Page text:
Is your SQL super fast on ‘your machine,’ but worried it might be less than awesome in production?

We have a new feature in Oracle SQLcl you can use to detect and prevent poor coding habits from making it into production.

This feature is optional, and it’s not on by default.

set codescan on

Once this is enabled, each time you run a SQL statement, your SQL will be parsed and flagged if it matches patterns as defined by the 12 rules listed in the Docs.

These rules came from SQL performance experts, more on that later.

I figured we’d take a quick swing through some of the rules…

…but wait, who’s rules are these?

BI Publisher and Oracle Fusion

Business users can use things like BI Publisher and OBIEE to run some reports against their data from various Oracle FUSION apps. Those reports get turned into SQL, and there are patterns of bad behavior over the years that our support teams have identified.

They’ve broken down these patterns into rules that our Java parser can recognize. We’ve then taken these rules back from the Fusion folks and said, hey you’re using our parser, let’s use your rules.

You can read the nitty-gritty behind this if you have access to MOS and Doc ID 2800118.1.

And in THAT note is a link to a PDF Whitepaper that’s an easier read.

Now a few of the rules with examples. Note that my SQL to demonstrate these rules may or may not make sense. I’m generally trying to ‘trip the breaker’ so to speak.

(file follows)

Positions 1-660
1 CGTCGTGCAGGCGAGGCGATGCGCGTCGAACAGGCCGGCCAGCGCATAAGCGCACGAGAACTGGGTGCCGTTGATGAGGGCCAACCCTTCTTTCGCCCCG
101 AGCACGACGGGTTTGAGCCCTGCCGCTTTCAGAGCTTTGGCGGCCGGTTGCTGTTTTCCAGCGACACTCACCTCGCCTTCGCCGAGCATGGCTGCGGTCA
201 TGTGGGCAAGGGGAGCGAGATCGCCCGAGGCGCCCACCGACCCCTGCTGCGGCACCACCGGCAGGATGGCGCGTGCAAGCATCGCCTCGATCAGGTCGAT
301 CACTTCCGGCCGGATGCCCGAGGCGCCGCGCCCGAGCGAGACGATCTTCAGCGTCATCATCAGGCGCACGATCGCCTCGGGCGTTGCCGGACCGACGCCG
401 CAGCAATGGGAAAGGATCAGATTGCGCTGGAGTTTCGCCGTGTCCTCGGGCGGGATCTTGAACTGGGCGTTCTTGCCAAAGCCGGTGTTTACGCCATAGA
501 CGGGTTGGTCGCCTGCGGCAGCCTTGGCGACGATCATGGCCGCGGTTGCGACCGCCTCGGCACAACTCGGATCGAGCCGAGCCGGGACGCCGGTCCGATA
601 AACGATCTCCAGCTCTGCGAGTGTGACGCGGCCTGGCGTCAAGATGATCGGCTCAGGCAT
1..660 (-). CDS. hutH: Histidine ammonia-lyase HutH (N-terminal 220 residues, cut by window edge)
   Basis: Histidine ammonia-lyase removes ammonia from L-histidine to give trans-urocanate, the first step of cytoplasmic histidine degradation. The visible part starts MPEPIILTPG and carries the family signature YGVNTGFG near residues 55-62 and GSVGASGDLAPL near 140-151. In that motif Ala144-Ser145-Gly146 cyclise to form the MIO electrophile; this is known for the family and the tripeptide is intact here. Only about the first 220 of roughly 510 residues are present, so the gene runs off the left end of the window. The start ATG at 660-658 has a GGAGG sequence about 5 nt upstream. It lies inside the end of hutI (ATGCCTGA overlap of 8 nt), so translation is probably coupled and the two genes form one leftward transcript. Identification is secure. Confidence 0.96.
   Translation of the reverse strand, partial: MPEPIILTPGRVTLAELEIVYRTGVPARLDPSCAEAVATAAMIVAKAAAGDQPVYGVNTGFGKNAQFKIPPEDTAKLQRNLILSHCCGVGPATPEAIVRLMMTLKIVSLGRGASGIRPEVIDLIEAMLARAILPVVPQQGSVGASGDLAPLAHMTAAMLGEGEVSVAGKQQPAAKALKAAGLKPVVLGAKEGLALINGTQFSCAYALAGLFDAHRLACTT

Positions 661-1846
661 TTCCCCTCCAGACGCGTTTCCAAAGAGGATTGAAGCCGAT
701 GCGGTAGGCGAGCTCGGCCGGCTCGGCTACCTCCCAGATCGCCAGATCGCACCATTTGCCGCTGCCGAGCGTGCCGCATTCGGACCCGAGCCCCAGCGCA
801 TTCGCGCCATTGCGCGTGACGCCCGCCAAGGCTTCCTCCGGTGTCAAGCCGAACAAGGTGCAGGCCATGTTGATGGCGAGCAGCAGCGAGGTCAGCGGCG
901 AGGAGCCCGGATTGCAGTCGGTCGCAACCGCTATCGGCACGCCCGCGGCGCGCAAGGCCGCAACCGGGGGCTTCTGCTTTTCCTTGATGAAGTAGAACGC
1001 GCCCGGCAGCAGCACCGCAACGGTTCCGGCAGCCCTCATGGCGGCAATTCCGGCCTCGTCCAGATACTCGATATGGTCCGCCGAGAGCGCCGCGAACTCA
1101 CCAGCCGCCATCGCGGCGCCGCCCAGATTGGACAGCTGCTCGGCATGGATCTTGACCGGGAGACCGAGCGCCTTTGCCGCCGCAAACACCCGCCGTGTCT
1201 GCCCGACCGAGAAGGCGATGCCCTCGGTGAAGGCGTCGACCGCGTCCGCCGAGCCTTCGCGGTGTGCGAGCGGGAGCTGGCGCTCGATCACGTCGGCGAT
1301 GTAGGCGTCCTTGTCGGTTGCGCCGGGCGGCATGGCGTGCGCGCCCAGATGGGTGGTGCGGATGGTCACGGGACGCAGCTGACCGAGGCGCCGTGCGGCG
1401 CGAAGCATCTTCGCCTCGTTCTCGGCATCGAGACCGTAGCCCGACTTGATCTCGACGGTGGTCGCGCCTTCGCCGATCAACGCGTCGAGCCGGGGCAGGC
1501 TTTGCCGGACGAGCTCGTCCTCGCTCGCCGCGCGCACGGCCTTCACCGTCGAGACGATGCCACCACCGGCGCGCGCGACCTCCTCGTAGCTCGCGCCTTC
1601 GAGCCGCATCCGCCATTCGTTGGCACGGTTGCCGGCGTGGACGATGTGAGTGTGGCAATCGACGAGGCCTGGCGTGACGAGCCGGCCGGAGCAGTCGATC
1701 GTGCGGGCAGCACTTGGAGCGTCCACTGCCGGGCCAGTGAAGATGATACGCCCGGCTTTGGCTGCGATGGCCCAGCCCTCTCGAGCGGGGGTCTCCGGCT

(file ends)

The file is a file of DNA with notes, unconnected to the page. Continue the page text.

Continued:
1. Scalar Sub-Queries with DISTINCT or ROWNUM…

select first_name,
       last_name,
       (
          select distinct department_id
            from departments
           where department_name = 'Purchasing'
       ) dept_id,
       hire_Date
  from employees
fetch first 10 rows only;
DEPT_ID from our subquery HAS to be a scalar, so adding DISTINCT isn’t necessary.

2. Function Calls in WHERE Clause Predicates

select *
  from employees
 where upper(last_name) = 'SMITH';

I’m personally guilty of this, A LOT, but I’m also dealing with very small (relatively) data sets.

3. Long in IN-LISTs in SQL Clauses

select *
  from departments
 where department_id not in
          (1, 2, 3, 4, 5, 6, 7, 8, 9, 10, 11, 12, 13, 14, 15);

thatjeffsmith
Author

I'm a Distinguished Product Manager at Oracle. My mission is to help you and your company be more efficient with our database tools.

3 Comments

  1. Avatar

    Wow. I’m guilty of some of these. Is there a guide on how to avoid them? where upper(last_name) = ‘SMITH’; is probably my favorite thing.

  2. Avatar
    Amin Adatia Reply

    I tried the SQLcl v22.1 and I got a pop-up to say I needed to install Java 8

    • thatjeffsmith

      Well that’s not right. So you didn’t have any java on your machine, you’ve never used SQLcl before. You grabbed 22.1, and the EXE prompted you to get Java 8?

      Can you show me?

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